Having passed through the appointed discipline, the neophytes were clothed in white, and, by solemn ceremonies, admitted to the communion of the faithful. Arrived at the centre of the sacred circle, they were no longer called Katechumenoi, or learners, but received one or all of the following titles :

* Jamieson : Manners of Prim. Christ., p. 132.

1. Oi pistoi, THE FAITHFUL. 2. Photizomenoi, THE ILLUMINATI, OR ENLIGHTENED. 3. Memuemenoi, THE INITIATED ; and Teleioumenoi, THE PER

FECT.

The appellation, Memuemenoi, or the initiated, occurs very often in the Book of Secret Discipline. It denotes such as have been initiated into the secret mysteries of the Christian faith. The phrase, “ the initiated know" is repeated about fifty times in Augustine and Chrysostom alone. The terms mustai and musta gogetoi are also often used, and, in short, all the phraseology which the profane writers use respecting an initiation into their mysteries. Indeed the righť of baptism itself has an evident relation, as Cyril of Jerusalem represents, to the initiatory rites of Eleusis, Samothrace, Phrygia, and Isis.* The foregoing titles also conveyed to those who bore them exclusively certain rights and privileges.

“1. They were permitted to be present at all religious assemblies without exception, to take part in the missa catechumenorum, the first religious service of public worship, designed especially for the catechumens, as well as in the missa fidelium, the after-service, which was particularly designed for them, and which none but the initiated were permitted to attend. To this service neither catechumens nor any other were permitted to be present, not even as spectators.

* Cyril. Hierosol. Catech. Mystagog., 5, et seq.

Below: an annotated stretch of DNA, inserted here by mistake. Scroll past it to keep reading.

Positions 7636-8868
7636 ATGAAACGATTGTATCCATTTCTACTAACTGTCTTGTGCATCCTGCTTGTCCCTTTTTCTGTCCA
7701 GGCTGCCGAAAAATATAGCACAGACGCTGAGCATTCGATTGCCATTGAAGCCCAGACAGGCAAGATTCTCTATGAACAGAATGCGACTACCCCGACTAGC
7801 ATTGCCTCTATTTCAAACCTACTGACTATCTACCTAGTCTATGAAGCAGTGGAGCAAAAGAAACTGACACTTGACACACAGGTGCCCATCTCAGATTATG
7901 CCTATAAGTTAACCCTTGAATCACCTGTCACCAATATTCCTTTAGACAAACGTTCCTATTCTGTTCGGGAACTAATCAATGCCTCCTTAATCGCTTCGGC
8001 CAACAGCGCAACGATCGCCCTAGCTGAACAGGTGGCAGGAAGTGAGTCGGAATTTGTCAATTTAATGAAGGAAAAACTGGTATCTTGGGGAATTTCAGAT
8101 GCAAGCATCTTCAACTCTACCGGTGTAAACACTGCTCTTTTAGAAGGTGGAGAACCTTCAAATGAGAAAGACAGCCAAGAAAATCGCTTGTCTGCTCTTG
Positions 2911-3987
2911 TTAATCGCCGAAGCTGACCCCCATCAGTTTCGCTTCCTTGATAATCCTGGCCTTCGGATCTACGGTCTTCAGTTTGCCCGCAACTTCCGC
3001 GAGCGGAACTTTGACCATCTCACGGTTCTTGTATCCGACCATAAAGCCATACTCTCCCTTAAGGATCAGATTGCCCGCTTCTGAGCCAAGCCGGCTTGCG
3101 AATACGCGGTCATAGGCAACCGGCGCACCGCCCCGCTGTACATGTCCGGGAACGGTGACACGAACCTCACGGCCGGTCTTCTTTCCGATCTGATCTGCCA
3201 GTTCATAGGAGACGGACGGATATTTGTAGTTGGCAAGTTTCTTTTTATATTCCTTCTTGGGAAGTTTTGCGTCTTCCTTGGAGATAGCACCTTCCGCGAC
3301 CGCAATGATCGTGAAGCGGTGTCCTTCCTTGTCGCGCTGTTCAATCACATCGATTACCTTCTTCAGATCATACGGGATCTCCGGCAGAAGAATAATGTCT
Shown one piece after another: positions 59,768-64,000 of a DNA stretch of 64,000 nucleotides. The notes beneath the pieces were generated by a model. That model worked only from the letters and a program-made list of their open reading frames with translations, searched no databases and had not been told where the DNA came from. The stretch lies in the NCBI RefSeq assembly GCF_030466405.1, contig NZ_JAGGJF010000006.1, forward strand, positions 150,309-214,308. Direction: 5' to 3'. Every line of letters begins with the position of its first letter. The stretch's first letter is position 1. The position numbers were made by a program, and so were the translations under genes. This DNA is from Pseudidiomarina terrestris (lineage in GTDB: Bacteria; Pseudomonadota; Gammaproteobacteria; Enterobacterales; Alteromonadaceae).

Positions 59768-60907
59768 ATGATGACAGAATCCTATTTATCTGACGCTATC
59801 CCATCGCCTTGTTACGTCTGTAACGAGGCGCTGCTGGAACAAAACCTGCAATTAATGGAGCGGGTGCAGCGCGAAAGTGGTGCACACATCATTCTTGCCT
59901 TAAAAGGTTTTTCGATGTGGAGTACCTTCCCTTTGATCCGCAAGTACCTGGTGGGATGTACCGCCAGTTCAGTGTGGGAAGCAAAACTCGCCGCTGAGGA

" 2. It was another special privilege of the faithful that they were permitted to hear and join in the rehearsal of the Lord's Prayer. None but believers were permitted, in any case, audibly to adopt the language of this prayer and say, " Our Father who art in heaven;" though it might be used in silent prayer. In the worship of the faithful, on the contrary, it might be rehearsed aloud, or sung by them, or repeated in responses.

" 3. As another prerogative, they were allowed to seek an explanation of all the mysteries of the Christian religion. Origen and Gregory of Nyssa often allege, in commendation of Christianity, that it has refined mysteries, μυστήρια άρδητα, απόρρητα, which no vulgar mind can comprehend. By which is understood, among other things, the rites and doctrines of the church, and the subtleties of their faith. All these were cautiously concealed from catechumens, and taught to believers only, because ' by God's gift they were made partakers of these mysteries, and therefore qualified to judge of them.' To the uninitiated, the ancient fathers discoursed only on obvious points of morality; and if at any time they were led to touch upon their profound mysteries, they dismissed them with the expression,